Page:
CU Medicine Studies Suggest Grass Carp as a Major Source of Fish Allergy in Hong Kong And Identify Novel Allergenic Marker Cten i 1 to Promote Accurate Diagnosis
Fish allergy is a common food allergy, affecting 0.25% of the preschool child population in Hong Kong. The conventional fish allergy tests are based on allergen markers derived from Western fish types such as codfish and salmon. These fish are, comparatively, consumed less in the Chinese community than freshwater fish like grass carp, meaning there may be a loophole in the diagnostic accuracy of fish allergy for children.
The Faculty of Medicine at The Chinese University of Hong Kong (CU Medicine) has conducted two researches to thoroughly study the characteristics of Chinese fish-allergic patients in Hong Kong. Results showed that grass carp is more of a leading cause of fish allergy than other species for children in Hong Kong. The research team has also discovered a new allergenic marker from grass carp parvalbumin registered as Cten i 1 in the World Health Organisation and the International Union of Immunological Societies allergen database for diagnosis. The findings have been published in international journals Journal of Allergy and Clinical Immunology: In Practice and Pediatric Allergy and Immunology .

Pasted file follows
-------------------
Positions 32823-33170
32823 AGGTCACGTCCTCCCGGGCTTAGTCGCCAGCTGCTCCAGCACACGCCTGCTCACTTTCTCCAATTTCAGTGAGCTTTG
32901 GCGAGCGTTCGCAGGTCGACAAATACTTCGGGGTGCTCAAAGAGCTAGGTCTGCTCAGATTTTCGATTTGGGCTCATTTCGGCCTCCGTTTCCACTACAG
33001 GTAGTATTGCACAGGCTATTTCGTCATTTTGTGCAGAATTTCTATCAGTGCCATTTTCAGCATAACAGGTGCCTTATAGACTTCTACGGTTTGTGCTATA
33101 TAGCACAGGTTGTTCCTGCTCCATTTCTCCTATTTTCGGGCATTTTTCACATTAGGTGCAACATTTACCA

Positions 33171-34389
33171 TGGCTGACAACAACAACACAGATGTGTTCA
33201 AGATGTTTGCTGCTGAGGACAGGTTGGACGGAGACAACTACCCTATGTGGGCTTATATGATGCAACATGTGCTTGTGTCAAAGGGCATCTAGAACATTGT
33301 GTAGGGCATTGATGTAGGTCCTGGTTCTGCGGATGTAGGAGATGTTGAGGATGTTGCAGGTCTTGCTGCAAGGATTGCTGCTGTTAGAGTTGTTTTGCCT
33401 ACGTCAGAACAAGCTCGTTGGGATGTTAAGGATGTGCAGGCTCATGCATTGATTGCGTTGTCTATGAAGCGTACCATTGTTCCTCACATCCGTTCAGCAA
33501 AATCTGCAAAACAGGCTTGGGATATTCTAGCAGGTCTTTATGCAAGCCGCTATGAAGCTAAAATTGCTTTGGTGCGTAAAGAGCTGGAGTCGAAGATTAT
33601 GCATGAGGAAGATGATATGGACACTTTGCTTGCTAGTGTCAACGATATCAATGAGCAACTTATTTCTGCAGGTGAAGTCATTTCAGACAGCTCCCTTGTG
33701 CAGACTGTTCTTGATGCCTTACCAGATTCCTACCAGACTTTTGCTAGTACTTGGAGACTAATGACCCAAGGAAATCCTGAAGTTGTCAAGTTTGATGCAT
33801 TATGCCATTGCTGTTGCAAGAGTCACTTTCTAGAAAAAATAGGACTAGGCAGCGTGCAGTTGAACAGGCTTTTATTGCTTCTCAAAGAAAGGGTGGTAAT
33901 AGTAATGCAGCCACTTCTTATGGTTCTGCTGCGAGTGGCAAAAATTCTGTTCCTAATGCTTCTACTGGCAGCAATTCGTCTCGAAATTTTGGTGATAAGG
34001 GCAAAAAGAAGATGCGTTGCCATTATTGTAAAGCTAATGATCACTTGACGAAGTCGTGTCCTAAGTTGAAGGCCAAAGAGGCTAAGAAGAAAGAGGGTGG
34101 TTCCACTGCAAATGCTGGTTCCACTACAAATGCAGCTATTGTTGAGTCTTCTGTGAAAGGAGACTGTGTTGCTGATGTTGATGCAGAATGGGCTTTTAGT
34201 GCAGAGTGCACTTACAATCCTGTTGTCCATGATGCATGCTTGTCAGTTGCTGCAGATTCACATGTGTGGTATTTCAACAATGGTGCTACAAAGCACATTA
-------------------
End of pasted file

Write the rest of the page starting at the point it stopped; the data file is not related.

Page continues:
Accurate allergy test promotes appropriate food avoidance
Fish, alongside cow’s milk, hen’s egg, peanut, tree nut, and shellfish contribute to more than half of food-allergic reactions worldwide. Fish allergy has an early onset and persists throughout life. Allergic reactions to fish range from mild skin or gastrointestinal symptoms to life threatening anaphylaxis. The major fish allergen is the heat-stable muscle protein parvalbumin. Variable allergenicity was found among different fish species due to the differential expression levels of parvalbumin in muscle.